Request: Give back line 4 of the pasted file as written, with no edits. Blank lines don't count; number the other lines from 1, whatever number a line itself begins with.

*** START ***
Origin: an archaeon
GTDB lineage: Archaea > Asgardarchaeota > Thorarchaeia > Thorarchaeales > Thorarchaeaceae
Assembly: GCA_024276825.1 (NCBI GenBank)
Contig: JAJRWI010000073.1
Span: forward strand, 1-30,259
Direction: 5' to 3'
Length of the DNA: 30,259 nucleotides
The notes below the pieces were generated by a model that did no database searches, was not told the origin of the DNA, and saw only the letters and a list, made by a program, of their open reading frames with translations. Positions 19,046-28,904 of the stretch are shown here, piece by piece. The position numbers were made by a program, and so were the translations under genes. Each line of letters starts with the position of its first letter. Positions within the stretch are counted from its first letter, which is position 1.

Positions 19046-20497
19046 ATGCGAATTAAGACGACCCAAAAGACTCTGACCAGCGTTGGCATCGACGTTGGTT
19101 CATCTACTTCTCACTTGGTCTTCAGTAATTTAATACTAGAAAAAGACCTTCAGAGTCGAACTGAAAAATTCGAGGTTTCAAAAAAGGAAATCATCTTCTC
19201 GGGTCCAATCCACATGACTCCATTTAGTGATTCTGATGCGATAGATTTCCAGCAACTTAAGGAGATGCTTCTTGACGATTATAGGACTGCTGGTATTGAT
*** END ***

Contig: JAJRWI010000073.1